Draining the 401k pool of money
A quick search on 401ks in response to reader Noni Mausa: Via Money Central:
Financially stretched workers are increasingly breaking into their retirement accounts to get cash.
Over the past couple of decades, the 401(k) account and its brethren have become the main retirement savings vehicles for millions of Americans. But as the credit crunch and declining home values limit many types of consumer loans, a growing number of workers are tapping into these accounts as if they were piggy banks.
Eighteen percent of workers had loans outstanding from their retirement plans in 2007, up from 11% in 2006, according to a survey by the Transamerica Center for Retirement Studies, a nonprofit corporation funded by Transamerica Life Insurance.
Major retirement plan providers are reporting a similar trend. The number of participants taking loans from their 401(k) plans rose by 7% at the end of last year from six months earlier, according to a JPMorgan Chase analysis of 350 plans nationwide that cover 1.3 million people. Those results followed a period from January 2005 through June 2007 when loans from these 401(k) plans fell by 15%.
Similarly, in 2007, 401(k) plans administered by Fidelity Investments and T. Rowe Price Group posted increases in loans and so-called hardship withdrawals for people who demonstrated immediate financial needs, such as medical expenses, over the prior year.
In all, there was roughly $49 billion of 401(k) loans outstanding at the end of 2006, according to an estimate by the Employee Benefit Research Institute, a nonprofit research group in Washington, D.C.
Trend is ‘alarming’
For workers, a retirement plan loan may seem like a quick and easy solution to a cash crunch. Borrowers don’t need good credit ratings, interest rates are generally relatively low, and interest is paid to the borrowers’ accounts, not to banks.
But the rise in retirement plan loans is “an alarming trend,” says Catherine Collinson, the president of the Transamerica Center for Retirement Studies. “The real secret of building a retirement nest egg is saving over the long term on a consistent basis,” she says. Hitting up your retirement account for cash throws a wrench into this process.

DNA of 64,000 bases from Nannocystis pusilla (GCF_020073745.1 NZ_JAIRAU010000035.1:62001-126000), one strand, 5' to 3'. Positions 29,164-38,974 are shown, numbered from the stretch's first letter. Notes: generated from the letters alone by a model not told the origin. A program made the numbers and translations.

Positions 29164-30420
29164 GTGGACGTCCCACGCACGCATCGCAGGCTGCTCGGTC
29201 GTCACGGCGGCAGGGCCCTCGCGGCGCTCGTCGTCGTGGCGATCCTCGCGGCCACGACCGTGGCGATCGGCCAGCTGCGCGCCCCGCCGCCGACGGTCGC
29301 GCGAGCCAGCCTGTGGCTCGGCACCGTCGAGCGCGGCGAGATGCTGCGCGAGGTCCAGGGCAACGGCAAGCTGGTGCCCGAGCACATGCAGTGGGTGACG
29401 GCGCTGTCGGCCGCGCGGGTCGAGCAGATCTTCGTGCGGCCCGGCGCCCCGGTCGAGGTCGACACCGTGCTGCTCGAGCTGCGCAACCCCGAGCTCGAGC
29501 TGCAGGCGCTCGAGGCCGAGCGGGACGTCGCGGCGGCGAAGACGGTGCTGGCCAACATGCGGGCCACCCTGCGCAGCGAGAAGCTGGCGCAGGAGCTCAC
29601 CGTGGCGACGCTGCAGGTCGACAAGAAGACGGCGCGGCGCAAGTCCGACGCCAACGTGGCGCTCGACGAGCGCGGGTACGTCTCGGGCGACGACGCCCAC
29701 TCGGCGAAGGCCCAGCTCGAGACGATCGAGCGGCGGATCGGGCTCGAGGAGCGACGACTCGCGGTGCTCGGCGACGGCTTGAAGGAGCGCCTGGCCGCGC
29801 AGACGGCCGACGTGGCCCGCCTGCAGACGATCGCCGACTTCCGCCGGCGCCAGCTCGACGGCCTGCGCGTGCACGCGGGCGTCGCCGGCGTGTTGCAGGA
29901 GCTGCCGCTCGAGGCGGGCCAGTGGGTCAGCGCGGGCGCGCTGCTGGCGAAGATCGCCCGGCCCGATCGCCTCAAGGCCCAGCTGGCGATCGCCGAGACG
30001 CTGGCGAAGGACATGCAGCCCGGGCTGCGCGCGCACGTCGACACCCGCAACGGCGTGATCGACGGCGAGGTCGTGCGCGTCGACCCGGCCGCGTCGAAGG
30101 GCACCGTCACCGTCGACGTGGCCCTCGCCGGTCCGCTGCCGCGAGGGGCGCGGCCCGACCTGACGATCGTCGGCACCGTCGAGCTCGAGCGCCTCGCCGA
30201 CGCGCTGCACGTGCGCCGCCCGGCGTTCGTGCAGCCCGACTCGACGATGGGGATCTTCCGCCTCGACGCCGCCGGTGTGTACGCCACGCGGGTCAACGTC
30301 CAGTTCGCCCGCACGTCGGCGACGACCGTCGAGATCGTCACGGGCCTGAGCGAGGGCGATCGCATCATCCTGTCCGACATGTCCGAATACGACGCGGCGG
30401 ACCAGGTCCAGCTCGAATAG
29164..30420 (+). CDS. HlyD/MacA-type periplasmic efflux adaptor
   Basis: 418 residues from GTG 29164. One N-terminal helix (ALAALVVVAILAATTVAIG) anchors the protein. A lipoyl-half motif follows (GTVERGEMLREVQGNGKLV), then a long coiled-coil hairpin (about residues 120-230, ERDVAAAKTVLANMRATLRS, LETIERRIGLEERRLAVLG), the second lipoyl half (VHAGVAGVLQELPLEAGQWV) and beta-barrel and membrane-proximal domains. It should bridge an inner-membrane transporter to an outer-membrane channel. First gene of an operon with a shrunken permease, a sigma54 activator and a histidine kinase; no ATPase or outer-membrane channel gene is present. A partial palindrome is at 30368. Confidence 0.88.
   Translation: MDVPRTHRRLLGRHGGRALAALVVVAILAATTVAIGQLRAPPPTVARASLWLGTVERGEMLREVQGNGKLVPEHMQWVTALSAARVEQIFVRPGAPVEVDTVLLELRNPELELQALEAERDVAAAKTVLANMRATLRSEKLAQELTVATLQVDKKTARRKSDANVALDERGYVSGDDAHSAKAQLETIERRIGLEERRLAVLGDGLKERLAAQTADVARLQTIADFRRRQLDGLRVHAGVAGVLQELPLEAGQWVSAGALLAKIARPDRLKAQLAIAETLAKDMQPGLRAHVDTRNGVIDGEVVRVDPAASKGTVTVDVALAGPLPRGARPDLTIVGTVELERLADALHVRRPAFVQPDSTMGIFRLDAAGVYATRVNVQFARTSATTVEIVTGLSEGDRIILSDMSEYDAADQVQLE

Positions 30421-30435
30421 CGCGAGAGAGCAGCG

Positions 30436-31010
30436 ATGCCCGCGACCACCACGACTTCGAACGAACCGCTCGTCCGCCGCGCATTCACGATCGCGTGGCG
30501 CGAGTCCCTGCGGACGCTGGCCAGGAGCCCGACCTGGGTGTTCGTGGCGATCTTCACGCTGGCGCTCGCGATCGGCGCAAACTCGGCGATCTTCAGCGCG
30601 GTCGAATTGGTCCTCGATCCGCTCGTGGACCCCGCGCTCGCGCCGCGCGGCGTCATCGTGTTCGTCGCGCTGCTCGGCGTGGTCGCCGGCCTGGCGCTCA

There are other reasons why borrowing from your 401(k) can wreak havoc on your finances. A worker who leaves a job before a loan is paid off will have to pay the remaining balance in full or else face taxes and potential penalties. What’s more, given the stock market’s recent declines, participants now borrowing from plans may be selling assets at depressed values to fund the withdrawals.
Link to foreclosures seen
Why the surge in 401(k) loans? Until recently, soaring home prices made it easy for consumers to tap their home equity for funds. But now that home prices are dropping rapidly in many markets, more workers, loaded with debt and struggling to make mortgage payments, are turning to their retirement plans.
Talk back: What is your retirement target number?
In the Transamerica study, which surveyed more than 2,000 full-time employees at for-profit companies, 49% of those who borrowed from their retirement savings said they had taken the loans to pay off debts, up from 27% in 2006.
In some instances, workers in fear of home foreclosure may be tapping retirement funds as a last-ditch measure, says Anne Lester, a senior portfolio manager at JPMorgan Asset Management.
It is marginally intelligent for the government to subsidize savings. It is stupid for it to subsidize debt. It is REALLY stupid to do both at the same time, unless your goal is to enrich bankers.
Next year, my wife and I will purchase our new home. In a rational world, I would pay cash, thus avoiding any interest. However, we won’t. Why? Because more than half of our savings are in a 401k, which is subsidized and largely untouchable, and because the debt we would accrue would be partially tax deductable due to the mortgage interest deduction. Add them together, and these two subsidies are greater than the savings we would get by avoiding the interest, and hence we borrow rather than pay cash.
But who are the real winners here? Not us…e barely come out ahead. The banks, however, make out like a bandit, as they get to steal 0.3% of our 401k’s each year and charge us 4% on the loan.
The mortgage interest deduction needs to go. As a side issue, IRA’s of all types should be capped at a lifetime max of $3 million (with automatic inflation adjustment) and only be allowed to utilize publically traded securities and funds, lest the owners of the 401k’s stuff their tax-sheltered IRA’s with undervalued corporate fragments of their own creation (ahem, Romney).
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